Build your own compost: Bloom suggests we begin by “Creating closed loops systems. You can start by evaluating the inputs and outputs of your garden…are you spending money to bring in fertilizers and mulches, and paying to have your yard waste hauled away? The raw material you are sending offsite can be used after it is composted at home to create the mulches and fertilizer that you need.” So rather than pay twice to have it hauled away, broken down and then brought back to spread on your garden, keep it at home and break it down yourself. Using a home composter will both reduce your costs and reduce the environmental impact of all that hauling, processing and bagging.
Save and recycle rainwater: As a first step in recycling rainwater, try attaching rain barrels to your gutter overflow system. During the rainy season, these can be used to slow rainfall and divert flow slowly into areas of the garden beyond your foundation, keeping fresh water on site instead of sending it directly into storm systems that are often combined with sewers. Then, during drier seasons, filled barrels provide several gallons of free water you can use to keep your garden thriving.
Install plants in their best location: When planting, group plants with like needs together. And, site them based on their requirements for optimal performance. Whenever feasible, work with plants native to your area.
Grow food: Growing food is a great way to close a very expensive loop. It doesn’t matter if you have a very shady or a very sunny garden, there’s a crop you can grow in just about any setting. If you grow more than you can eat, don’t let extras go to waste. Donate to food pantries and swap harvested goods with friends. And, take the time to preserve your goods for winter too!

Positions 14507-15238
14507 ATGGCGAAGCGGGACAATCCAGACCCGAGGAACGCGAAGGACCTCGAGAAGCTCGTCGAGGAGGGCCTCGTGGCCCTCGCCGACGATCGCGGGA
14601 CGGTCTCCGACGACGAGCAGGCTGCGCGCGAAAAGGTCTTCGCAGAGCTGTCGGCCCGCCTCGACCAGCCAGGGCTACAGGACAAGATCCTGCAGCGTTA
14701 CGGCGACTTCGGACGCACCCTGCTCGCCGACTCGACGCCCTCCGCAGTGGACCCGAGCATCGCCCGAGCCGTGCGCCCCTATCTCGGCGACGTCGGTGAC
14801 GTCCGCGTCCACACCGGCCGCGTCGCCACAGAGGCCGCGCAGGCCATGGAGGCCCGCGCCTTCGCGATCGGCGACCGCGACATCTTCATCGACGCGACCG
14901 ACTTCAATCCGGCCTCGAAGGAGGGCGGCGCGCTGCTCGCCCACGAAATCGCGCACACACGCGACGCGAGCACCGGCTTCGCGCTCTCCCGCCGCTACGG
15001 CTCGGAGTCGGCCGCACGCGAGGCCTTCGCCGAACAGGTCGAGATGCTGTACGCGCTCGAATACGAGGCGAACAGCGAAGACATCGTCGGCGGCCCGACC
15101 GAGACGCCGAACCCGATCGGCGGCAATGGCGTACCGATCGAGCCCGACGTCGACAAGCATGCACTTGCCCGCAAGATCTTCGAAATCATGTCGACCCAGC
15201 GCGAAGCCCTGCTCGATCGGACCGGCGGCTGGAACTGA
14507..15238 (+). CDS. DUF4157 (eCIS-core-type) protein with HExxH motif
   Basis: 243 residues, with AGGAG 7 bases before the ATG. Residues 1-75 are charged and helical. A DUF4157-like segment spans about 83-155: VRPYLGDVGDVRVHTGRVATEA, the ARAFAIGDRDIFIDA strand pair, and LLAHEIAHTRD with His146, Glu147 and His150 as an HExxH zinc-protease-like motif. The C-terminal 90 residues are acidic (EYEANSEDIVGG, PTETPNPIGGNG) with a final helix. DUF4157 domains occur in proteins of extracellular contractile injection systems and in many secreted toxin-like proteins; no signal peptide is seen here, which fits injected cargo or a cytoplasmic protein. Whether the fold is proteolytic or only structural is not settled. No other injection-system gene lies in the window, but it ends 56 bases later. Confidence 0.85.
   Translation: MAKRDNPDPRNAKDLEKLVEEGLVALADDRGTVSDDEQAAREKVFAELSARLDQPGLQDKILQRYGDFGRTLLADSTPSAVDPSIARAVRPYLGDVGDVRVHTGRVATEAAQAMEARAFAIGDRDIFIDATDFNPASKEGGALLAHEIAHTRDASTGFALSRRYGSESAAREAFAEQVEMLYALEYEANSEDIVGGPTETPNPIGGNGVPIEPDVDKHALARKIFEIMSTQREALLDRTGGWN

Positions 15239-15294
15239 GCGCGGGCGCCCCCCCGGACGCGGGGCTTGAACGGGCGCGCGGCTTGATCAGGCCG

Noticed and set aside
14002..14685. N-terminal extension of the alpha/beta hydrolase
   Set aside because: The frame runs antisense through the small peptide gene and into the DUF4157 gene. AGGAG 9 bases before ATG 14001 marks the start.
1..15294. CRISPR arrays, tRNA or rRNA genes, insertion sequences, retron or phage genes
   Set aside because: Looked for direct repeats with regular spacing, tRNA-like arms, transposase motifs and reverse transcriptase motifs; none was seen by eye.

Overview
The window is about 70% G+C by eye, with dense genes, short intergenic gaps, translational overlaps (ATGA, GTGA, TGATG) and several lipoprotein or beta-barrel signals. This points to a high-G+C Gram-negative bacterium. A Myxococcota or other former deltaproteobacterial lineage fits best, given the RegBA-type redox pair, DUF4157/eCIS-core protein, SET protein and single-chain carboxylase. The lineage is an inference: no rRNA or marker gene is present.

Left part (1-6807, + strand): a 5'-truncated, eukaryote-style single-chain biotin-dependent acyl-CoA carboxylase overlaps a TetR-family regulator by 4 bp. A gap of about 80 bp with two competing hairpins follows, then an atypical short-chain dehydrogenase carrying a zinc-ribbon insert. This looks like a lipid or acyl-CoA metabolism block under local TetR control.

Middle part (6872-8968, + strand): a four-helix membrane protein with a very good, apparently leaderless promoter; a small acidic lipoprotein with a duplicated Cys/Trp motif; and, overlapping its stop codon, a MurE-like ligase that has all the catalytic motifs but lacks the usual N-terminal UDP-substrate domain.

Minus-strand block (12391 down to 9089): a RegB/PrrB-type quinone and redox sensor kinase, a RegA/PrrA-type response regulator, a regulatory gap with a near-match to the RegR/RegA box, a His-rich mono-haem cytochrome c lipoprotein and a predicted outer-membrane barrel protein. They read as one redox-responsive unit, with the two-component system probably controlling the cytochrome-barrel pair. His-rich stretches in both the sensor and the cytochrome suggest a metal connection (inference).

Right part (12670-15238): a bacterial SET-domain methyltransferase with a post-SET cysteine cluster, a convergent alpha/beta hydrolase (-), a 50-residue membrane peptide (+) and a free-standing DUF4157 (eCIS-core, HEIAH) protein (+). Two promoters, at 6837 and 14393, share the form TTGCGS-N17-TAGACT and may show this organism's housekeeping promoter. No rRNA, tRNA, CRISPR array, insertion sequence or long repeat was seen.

Build habitat: Use that compost you build to create good soil tilth. This will encourage strong populations of beneficial fauna, fungi and more – all helping keep the environment balanced.
Use the sun: Take advantage of the sunnier spots on your property. Hang up a laundry line to sun and air-dry your clothes. Soak up Vitamin-D for yourself and grow food!
Create shade: Urban development, which often reduces tree canopy coverage, can lead to many environmental over-heating problems. Turn this problem around by planting a fruit or nut-bearing tree near your home. The shade will help you reduce your home cooling costs, keep your poultry comfy and provide food for you and leaves for your compost system.
Veteran garden coach and educator Linelle Russ reminds us:
“The biggest misconception (about permaculture) is that there is only one right way to do this. Instead, I think the beauty of the concept is that you can be extremely creative in keeping everything on your property in an aesthetically pleasing way, even if you are working with a small urban landscape. And, if your original idea isn't the best solution, the results will generally lead you to a better one.”
Many Thanks to Linelle Russ of Seattle’s Morning Dew Gardens, Sally Schwitters of Tricycle Gardens and Jessi Bloom for their contributions to this article. Learn more about Jessi Bloom’s environmental build company, N.W. Bloom here. And, follow updates on Permaculture and her forthcoming book on the subject here.